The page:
Top KQED Science & QUEST Stories from 2012
From the Sacramento-San Joaquin Delta to killer whales, bicycles to cheese — it's been another year of diverse storytelling from the KQED Science and Environment team. Here's a round-up of the top 10 stories shared on our website (based on page views) that you've enjoyed in 2012. Please let us know what other stories you've enjoyed in the comments section below and if there's anything you'd like to see in the coming season!
The most popular story featured on our website was written by our geology blogger Andrew Alden; it describes a core of sediment from a Japanese lake that's a Rosetta Stone for ice-age climate research.
It’s clear that in the wild, orcas seem to have a pretty universal rule: don’t attack humans. The reason would appear to be both biological and cultural. Read more from Ethan Morris of KCTS, our partner station in Seattle.
In this perennially popular blog post, The Oakland Zoo's Amy Gotliffe shares some interesting facts and fables about why mosquitoes buzz in our ears — especially when we're trying to sleep at night.
KQED Science radio reporter Lauren Sommer created a rich, multimedia series that chronicles the history and issues surrounding the Sacramento-San Joaquin Delta. Working with the San Francisco Estuary Institute – Aquatic Science Center and the Bill Lane Center for the American West, Stanford University, their interactive maps take an in-depth look at the region that's the heart of California's water supply.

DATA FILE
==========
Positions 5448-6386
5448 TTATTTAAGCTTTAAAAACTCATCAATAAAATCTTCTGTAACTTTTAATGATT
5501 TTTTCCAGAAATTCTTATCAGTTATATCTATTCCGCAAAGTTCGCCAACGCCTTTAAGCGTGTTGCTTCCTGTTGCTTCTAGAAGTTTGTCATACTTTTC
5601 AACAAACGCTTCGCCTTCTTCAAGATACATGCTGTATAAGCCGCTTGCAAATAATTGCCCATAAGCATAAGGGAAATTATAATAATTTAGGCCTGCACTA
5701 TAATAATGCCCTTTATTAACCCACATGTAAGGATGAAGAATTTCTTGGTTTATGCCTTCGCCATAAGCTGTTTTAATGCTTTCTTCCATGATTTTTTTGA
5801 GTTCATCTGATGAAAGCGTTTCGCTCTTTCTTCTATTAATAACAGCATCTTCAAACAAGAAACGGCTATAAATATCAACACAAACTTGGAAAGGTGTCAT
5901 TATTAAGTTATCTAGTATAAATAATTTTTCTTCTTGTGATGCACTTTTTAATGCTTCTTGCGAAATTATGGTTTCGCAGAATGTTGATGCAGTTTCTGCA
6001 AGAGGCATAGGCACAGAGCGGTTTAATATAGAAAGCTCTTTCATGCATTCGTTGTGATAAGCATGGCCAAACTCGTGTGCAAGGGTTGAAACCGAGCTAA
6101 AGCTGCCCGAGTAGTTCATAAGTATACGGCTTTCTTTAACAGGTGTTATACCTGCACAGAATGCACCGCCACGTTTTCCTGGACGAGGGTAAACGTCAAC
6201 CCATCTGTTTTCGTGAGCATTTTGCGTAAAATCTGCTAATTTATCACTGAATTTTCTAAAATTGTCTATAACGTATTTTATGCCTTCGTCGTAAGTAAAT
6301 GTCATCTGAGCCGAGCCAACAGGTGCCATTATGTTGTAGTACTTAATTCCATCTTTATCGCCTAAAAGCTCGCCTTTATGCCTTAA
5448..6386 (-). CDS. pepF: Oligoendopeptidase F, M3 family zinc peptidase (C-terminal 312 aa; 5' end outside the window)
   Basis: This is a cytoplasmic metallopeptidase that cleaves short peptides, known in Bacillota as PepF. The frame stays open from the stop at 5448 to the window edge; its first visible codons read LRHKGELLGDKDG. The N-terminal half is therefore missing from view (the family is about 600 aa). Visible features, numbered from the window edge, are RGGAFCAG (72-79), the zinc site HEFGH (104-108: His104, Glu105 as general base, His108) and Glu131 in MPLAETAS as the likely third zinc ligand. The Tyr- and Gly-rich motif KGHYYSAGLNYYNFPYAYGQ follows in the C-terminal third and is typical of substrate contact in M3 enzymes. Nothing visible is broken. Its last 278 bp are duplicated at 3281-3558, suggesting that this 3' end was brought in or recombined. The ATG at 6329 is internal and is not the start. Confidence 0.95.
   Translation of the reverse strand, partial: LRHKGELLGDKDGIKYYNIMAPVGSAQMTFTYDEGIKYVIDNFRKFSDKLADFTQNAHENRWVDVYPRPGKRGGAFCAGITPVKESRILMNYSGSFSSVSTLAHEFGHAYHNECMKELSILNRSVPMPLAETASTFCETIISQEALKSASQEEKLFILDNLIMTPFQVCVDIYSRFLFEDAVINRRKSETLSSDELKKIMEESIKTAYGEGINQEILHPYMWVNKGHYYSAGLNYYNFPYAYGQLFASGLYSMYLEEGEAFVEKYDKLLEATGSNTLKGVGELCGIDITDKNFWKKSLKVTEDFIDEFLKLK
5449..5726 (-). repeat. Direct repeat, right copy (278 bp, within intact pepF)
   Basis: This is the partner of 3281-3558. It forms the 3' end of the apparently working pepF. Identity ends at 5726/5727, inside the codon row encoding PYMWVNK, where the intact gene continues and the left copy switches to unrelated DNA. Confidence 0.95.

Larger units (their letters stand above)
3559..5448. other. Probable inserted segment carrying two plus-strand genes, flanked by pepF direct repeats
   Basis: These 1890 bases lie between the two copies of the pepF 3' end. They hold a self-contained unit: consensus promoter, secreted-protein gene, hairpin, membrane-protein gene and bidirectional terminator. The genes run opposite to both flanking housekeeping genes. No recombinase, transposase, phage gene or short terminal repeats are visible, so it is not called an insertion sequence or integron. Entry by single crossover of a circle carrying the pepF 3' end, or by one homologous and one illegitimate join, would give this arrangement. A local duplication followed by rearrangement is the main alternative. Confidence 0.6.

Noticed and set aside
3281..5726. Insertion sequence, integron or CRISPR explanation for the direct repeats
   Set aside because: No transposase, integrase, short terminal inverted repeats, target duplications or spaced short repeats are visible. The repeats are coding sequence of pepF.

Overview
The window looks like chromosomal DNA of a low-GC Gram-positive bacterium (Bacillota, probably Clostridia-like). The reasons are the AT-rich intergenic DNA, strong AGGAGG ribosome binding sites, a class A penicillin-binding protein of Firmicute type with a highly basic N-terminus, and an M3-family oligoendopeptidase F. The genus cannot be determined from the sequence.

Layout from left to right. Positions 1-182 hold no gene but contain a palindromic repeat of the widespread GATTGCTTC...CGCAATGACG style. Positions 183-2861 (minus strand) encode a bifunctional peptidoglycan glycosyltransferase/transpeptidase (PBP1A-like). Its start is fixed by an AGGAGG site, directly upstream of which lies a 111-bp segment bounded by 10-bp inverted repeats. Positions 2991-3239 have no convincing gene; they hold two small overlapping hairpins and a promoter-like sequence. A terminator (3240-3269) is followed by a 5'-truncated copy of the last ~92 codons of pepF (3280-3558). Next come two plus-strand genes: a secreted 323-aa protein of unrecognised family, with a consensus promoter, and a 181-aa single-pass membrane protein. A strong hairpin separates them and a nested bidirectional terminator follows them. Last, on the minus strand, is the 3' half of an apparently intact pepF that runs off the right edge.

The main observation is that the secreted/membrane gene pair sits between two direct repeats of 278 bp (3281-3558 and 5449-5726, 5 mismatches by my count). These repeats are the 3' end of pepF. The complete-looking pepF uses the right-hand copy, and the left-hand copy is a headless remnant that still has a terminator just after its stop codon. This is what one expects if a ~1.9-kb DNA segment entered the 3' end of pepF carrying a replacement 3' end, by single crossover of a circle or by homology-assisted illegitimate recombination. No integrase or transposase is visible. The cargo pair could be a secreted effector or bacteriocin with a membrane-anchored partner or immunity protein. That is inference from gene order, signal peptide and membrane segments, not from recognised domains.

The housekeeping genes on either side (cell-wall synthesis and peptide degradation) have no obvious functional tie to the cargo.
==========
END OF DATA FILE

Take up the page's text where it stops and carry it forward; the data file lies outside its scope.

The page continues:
Liza Gross generated a lot of discussion with her interview with Eugenie Scott, the longtime director of Oakland's National Center for Science Education. Scott shared her thoughts on the challenges of communicating science in a climate of denial.
This past summer, scuba divers in Lake Tahoe found the body of a man who had drowned in the lake 17 years ago. Still in its wetsuit, the body was very well-preserved. Because the water in this high alpine lake is so cold, decomposition is very slow. This fact has spawned rumors, the most famous of which involves Jacques Cousteau and still makes writer Jennifer Skene uneasy.
Their basic design hasn’t changed much, but scientists still don’t fully understand the forces that allow humans to balance atop a bicycle. QUEST producer Gabriela Quirós visited Davis – a city that loves its bicycles – to take a look at a research bike and explore a collection of antique bicycles.
The Endeavour flyover made a striking appearance in the Bay Area in late September. Piggybacked to a 747, the shuttle flew at a low altitude of 1500 feet over several local cities. KQED Science radio reporter Amy Standen covered the flight and Interactive Producer Jenny Oh created a Storify presentation that collected residents' reactions from all over the Bay Area.
Learn more about the Open Science movement and how science discoveries can spread across the Web in this post by Laura Khalil.Related